• The titular protagonist of Rango is a goofy Half-Dressed Cartoon Animal who finds himself unexpectedly thrust into a Western (that just so happens to be populated by other cartoon animals). Unlike most examples of this trope, Rango quickly becomes aware of what kind of story he's in and uses his Genre Savviness to start blending in and give everyone an impression that he's a larger-than-life cowboy hero.
  • Spider-Man: Into the Spider-Verse: The first few Spider-Men (and -Woman) introduced all still belong to the traditional superhero comics genre; this, however, stops being the case with the last three:
    • Spider-Man Noir is a Film Noir escapee fighting Nazis in the Late '30s/'40s.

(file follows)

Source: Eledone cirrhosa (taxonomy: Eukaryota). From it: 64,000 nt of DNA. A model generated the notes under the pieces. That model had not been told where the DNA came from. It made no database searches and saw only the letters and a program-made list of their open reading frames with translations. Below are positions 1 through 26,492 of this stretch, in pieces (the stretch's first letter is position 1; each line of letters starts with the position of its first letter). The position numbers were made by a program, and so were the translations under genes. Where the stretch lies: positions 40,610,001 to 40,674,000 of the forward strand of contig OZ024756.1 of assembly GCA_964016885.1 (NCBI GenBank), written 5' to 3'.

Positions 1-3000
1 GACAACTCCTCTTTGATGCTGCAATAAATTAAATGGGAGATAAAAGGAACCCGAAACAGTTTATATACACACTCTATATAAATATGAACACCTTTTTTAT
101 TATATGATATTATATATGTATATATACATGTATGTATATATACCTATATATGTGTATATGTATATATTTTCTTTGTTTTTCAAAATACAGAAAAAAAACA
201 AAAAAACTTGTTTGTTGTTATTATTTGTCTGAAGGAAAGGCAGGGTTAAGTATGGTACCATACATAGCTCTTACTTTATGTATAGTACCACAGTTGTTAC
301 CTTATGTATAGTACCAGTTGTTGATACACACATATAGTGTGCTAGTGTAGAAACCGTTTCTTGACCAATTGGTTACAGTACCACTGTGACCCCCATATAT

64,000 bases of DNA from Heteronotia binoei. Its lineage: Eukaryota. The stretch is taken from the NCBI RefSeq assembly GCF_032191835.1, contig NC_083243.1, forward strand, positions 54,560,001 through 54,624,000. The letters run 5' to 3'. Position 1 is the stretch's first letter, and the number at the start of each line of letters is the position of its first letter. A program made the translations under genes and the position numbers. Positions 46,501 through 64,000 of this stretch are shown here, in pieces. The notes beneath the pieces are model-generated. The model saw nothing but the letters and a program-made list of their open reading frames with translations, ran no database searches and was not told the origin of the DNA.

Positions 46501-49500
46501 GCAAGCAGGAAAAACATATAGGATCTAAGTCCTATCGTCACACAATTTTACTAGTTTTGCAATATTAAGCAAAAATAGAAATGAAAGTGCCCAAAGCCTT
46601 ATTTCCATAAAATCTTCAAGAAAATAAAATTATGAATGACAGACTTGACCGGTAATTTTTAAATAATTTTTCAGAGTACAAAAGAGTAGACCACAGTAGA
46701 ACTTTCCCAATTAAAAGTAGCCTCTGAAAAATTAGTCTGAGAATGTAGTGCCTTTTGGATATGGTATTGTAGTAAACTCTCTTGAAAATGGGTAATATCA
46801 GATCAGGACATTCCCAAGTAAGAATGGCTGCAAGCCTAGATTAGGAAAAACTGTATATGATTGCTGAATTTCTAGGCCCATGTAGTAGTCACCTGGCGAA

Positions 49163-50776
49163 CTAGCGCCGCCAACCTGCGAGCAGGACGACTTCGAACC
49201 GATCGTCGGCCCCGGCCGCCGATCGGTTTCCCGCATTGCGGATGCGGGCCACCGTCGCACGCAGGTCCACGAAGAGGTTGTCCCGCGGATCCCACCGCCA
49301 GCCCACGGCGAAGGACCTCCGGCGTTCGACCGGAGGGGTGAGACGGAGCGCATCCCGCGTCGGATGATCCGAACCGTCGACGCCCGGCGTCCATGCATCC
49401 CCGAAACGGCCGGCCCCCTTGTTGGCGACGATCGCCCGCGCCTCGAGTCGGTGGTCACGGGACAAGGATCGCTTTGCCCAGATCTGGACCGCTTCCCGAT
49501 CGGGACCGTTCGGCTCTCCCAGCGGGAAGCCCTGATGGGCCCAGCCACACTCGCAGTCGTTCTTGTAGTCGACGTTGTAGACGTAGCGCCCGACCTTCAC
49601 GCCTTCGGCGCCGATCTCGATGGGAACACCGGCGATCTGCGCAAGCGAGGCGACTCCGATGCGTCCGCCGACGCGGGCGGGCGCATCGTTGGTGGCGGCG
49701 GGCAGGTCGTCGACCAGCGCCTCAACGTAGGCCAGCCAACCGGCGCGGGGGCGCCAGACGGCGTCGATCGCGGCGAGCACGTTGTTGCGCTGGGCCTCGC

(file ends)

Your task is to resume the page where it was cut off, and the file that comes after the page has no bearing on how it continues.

• Peni Parker and SP//dr are Animesque and from a distant Cyberpunk future.
    • Peter Porker a.k.a. Spider-Ham is proudly a Toon — even though all the characters are animated, he is the only one who is treated as such within the movie itself.

    Films — Live-Action 
  • Tommy Frigo in Adventureland has wandered in from a raunchy teen movie as opposed to the much more realistic, grounded film he's in.
  • Airplane! has what might well be an inversion of this trope with Johnny, who is the only character in the film aware that he's in a wacky comedy: he spends most of his scenes goofing off, capering around, and cracking bad jokes. Meanwhile, every other character treats the events of the film as if it's a serious disaster flick, refusing to crack a smile while saying lines like "You ever seen a grown man naked?" or "I am serious, and don't call me Shirley." Reportedly, Johnny's meant to come across as the Plucky Comic Relief and how, especially in disaster films, they could often feel bizarrely out-of-place.